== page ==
FDA announced the availability of supplemental draft guidance entitled "Mitigation Strategies to Protect Food Against Intentional Adulteration," to support compliance with the Intentional Adulteration (IA) Rule under the FDA Food Safety Modernization Act (FSMA). The third and final installment of draft guidance for the IA rule is intended to help food facilities required to comply with the FSMA IA rule in the following areas: food defense corrective actions, food defense verification, reanalysis, and recordkeeping. The guidance also contains appendices on FDA's online Mitigation Strategies Database, which provides a range of mitigation strategies for individuals to consider implementing at points, steps or procedures to minimize the vulnerability to an intentional attack, as well as how businesses can determine their status as a small or very small business under the rule. Compliance requirements for large facilities began in July 2019, and inspections under the IA rule are scheduled to begin in March 2020

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The FDA Food Safety Modernization Act (FSMA) final rule is aimed at preventing intentional adulteration from acts intended to cause wide-scale harm to public health, including acts of terrorism targeting the food supply. Such acts, while not likely to occur, could cause illness, death, economic disruption of the food supply absent mitigation strategies.

Rather than targeting specific foods or hazards, this rule requires mitigation (risk-reducing) strategies for processes in certain registered food facilities.

The proposed rule was issued in December 2013. The changes in the final rule are largely designed to provide either more information, where stakeholders requested it, or greater flexibility for food facilities in determining how they will assess their facilities, implement mitigation strategies, and ensure that the mitigation strategies are working as intended.

In developing the rule, FDA interacted with the intelligence community and considered vulnerability assessments conducted in collaboration with the food industry.

While acts of intentional adulteration may many other forms, including acts of disgruntled employees or economically motivated adulteration, the goal of this rule is to prevent acts intended to cause wide-scale harm. Economic adulteration is addressed in the final preventive controls rules for human and animal foods.


With some exceptions listed below, this rule applies to both domestic and foreign companies that are required to register with the FDA as food facilities under the Federal Food, Drug, and Cosmetic (FD&C) Act.

This rule is designed to primarily cover large companies whose products reach many people, exempting smaller companies. There are 3,400 covered firms that operate 9,800 food facilities.

It does not cover farms.


While this is the first time that companies are required to create a food defense plan, the FDA has taken an approach similar to Hazard Analysis Critical Control Point (HACCP) system, an approach adopted by industry for the identification, evaluation and control of food safety hazards. The FSMA rules advance and strengthen those safeguards. Each covered facility is required to prepare and implement a food defense plan. This written plan must identify vulnerabilities and actionable process steps, mitigation strategies, and procedures for food defense monitoring, corrective actions and verification. A reanalysis is required every three years or when certain criteria are met, including mitigation strategies that are determined to be improperly implemented.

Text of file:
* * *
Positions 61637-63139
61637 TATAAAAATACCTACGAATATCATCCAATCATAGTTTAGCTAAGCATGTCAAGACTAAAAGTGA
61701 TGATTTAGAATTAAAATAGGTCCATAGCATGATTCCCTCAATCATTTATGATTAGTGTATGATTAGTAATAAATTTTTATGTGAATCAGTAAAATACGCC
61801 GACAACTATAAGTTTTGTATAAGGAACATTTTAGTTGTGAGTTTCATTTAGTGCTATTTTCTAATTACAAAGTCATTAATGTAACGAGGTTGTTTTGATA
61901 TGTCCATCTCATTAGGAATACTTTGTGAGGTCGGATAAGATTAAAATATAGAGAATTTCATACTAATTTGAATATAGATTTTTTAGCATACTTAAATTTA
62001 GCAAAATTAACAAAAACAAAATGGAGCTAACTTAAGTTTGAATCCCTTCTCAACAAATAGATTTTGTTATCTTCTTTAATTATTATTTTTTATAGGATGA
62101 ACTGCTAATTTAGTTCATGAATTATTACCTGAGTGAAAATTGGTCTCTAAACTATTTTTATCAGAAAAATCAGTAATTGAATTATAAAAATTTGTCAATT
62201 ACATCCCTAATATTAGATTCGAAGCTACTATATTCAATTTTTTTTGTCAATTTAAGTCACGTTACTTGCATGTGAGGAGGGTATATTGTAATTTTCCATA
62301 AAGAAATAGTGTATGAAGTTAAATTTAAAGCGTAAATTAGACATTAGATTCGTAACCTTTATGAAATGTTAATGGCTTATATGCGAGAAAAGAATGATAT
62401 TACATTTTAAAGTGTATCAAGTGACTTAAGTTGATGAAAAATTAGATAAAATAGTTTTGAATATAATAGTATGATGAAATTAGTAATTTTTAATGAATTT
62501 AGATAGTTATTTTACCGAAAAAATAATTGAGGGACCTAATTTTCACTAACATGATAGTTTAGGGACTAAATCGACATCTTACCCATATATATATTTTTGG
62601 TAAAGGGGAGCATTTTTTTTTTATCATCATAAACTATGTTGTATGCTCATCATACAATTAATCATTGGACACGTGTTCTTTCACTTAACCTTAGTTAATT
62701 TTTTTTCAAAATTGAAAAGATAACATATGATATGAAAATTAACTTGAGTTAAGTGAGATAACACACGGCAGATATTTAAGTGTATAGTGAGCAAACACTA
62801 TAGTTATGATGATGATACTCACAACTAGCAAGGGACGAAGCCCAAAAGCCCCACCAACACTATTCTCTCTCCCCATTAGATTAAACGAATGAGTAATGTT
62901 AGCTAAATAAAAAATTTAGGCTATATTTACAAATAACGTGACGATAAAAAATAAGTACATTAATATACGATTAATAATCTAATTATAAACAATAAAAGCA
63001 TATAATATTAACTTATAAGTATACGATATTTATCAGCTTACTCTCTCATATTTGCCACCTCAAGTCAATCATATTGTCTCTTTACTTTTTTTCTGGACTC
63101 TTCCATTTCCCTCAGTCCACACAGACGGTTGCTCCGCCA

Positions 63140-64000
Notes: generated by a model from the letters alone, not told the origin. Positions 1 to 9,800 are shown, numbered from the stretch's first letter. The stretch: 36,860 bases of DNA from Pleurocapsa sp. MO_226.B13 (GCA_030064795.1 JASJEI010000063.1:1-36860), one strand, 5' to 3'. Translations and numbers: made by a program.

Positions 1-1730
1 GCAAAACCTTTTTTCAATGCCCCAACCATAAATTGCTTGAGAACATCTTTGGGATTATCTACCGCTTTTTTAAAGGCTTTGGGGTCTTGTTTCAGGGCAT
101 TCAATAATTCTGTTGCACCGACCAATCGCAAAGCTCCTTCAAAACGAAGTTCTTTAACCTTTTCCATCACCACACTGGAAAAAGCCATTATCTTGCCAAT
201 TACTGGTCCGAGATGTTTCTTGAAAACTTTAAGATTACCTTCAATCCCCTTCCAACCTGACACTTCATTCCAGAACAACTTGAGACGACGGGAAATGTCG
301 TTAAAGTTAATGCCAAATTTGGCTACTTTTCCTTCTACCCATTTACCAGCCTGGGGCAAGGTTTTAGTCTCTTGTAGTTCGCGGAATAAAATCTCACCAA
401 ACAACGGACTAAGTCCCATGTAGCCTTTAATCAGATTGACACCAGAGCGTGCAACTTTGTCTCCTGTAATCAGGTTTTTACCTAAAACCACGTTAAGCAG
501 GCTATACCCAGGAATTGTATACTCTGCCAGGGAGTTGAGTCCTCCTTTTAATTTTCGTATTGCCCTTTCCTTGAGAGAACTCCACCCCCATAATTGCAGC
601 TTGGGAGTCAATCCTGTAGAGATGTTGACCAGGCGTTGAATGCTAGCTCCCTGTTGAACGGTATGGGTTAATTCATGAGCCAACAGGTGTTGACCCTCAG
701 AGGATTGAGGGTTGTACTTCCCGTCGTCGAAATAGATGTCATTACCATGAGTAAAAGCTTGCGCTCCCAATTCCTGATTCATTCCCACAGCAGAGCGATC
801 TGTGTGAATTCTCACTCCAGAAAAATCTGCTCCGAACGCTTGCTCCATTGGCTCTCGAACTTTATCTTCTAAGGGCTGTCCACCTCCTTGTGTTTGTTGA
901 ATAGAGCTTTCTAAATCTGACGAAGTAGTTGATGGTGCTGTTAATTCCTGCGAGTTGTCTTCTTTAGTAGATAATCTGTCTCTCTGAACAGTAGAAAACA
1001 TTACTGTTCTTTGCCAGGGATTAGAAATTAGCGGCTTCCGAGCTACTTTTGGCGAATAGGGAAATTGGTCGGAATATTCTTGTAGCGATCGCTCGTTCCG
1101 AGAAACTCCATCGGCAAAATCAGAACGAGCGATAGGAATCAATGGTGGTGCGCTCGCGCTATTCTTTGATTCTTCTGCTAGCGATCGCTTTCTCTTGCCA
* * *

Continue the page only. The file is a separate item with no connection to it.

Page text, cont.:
Vulnerability assessment: This is the identification of vulnerabilities and actionable process steps for each type of food manufactured, processed, packed or held at the food facility. For each point, step, or procedure in the facility’s process, these elements must be evaluated:

  • The severity and scale of the potential impact on public health. This would include such considerations as the volume of product, the number of servings, the number of exposures, how fast the food moves through the distribution system, potential agents of concern and the infectious/lethal dose of each; and the possible number of illnesses and deaths.

  • The degree of physical access to the product. Things to be considered would include the presence of such physical barriers as gates, railings, doors, lids, seals and shields.

  • The ability to successfully contaminate the product.

Mitigation strategies: These should be identified and implemented at each actionable process step to provide assurances that vulnerabilities will be minimized or prevented. The mitigation strategies must be tailored to the facility and its procedures.

  • The final rule removes the distinction between “broad” and “focused” mitigation strategies. The original proposal only required “focused” mitigation strategies because “broad” mitigation strategies, such as a fence around the entire facility, did not protect specific points from being attacked by an insider.

  • The final rule recognizes that a mitigation strategy, applied in a directed and appropriate way to protect the actionable process step from an insider attack, would sufficiently minimize the risk of intentional adulteration.

Mitigation strategy management components: Steps must be taken to ensure the proper implementation of each mitigation strategy. In each of these areas of food defense, the facilities are given more flexibility in the final rule to establish the actions most appropriate to their operation and product.

  • Monitoring: Establishing and implementing procedures, including the frequency with which they are to be performed, for monitoring the mitigation strategies.

  • Corrective actions: The response if mitigation strategies are not properly implemented.

  • Verification: Verification activities would ensure that monitoring is being conducted and appropriate decisions abou